Continue reading

Slow and Steady

By Brandon Gotha

This past week has been a fun and challenging one. We have had a lot of up hill climbing. Earlier in the week I posted to my facebook friends when I realized there were a couple different ways to get up a hill, one being slow and steady, and two being a sprint-and-rest method. However, the hills out here are way too big for that option. The third option that came to mind would be wait at the bottom for a person in a car to pick you up. I came to this theory when we were looking at two straight days of climbing with relatively little down hill. It is called the parks and peaks ride not the parks and peaks down hill tour. The climbing can’t be avoided. I went for the slow and steady option.

Continue reading

Back Again

By Mike Wieser

This is my 7th ride with the FCBA. Last year was the first time that I was not an all-the-way rider. Since I did not join the group at the start of the ride, I had some reservations about joining a group of riders that had been working together as a team for a month, but whatever apprehensions I had quickly disappeared.

Continue reading

First Impressions

By Mark Murphy

This is my third summer ride and at the end I will have logged more than 10,000 miles with the Fuller Center.  Yet I continue to be amazed at the genuine compassion, caring, and I dare say love exhibited by all those involved (riders, support, churches, and general population as a whole). Before this years trip one of my riding buddies asked me how I dealt with “jerks” that I met on the trip.  While I will admit I have encountered some “unique” personalities on FCBA events I must say that people who came across as “jerks” in week one became much more human as the miles went by.  Maybe it was their protective layers were shed and they felt safer sharing who they truly were?  Maybe it was MY protective layers diminished and I was able to see who they truly were? 

Continue reading

The Generosity of Others

By Scott Baker

I was struggling to find an interesting topic for our blog tonight. Honestly, I am a little tired and a little sore from today’s ride with heat approaching and possibly exceeding 100 degrees. Well, my topic is the generosity of others. I have been riding with the Fuller Center for 3 years. In my first year, I was amazed at how churches and communities would open up their doors to help us on our mission. You know what, I was getting used to it and less appreciative as the rides go on. Taking it for granted. But today finally snapped me back into the wonder of people and their generosity.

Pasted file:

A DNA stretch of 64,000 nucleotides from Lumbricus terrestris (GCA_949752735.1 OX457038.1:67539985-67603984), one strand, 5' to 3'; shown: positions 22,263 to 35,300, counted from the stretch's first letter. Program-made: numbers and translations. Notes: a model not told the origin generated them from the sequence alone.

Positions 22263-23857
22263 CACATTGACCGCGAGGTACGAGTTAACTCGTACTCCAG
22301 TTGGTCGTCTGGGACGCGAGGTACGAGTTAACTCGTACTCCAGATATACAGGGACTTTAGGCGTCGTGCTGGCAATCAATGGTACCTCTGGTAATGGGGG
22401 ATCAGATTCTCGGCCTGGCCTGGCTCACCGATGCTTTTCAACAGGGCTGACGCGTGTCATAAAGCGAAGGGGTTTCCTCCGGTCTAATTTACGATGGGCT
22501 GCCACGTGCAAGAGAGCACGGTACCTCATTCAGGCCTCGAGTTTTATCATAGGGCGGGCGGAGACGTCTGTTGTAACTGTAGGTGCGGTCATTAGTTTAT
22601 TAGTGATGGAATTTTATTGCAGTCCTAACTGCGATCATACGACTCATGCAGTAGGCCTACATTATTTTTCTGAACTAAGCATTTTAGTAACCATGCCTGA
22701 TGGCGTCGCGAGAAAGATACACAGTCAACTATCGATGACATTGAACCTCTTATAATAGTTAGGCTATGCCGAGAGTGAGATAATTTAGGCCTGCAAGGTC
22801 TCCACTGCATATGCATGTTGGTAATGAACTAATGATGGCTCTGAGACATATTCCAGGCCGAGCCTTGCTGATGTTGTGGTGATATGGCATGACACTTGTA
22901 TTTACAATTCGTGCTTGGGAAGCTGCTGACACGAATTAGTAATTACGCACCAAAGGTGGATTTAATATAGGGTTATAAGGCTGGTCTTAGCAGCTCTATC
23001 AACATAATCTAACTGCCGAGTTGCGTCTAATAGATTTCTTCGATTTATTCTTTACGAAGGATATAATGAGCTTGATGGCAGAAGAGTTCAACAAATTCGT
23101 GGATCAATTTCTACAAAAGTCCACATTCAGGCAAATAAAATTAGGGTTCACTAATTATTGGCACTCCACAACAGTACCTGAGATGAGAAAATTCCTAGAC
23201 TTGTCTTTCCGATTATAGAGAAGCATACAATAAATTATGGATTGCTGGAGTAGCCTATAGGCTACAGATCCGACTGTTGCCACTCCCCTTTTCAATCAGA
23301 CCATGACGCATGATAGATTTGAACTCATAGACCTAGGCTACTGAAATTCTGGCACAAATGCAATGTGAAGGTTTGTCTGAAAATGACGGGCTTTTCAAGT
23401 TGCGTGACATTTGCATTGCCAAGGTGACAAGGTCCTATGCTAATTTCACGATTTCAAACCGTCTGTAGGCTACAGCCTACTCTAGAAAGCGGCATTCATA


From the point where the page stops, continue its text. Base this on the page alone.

Continue reading

A Great, New Adventure

By Ana Pridgen

I’ve always been a huge fan of photography. Every since I played with my mom’s ginormous 90’s camera as a child, to the time I decided to change my major completely to photojournalism, photography has always led me to new things. I never knew what amazing things, though.

Continue reading

Friends and Family

By Brandon Gotha

I am a first time full trip rider with the Fuller Center. Go figure the first ride I sign up for is the longest and most elevation the group has ever organized. I was introduced to the group by my buddy Dan Zassick. Many of the Fuller Center followers might already know him because, he has attended 3 previous rides and this summers Parks and Peaks ride makes number 4 for him.

Continue reading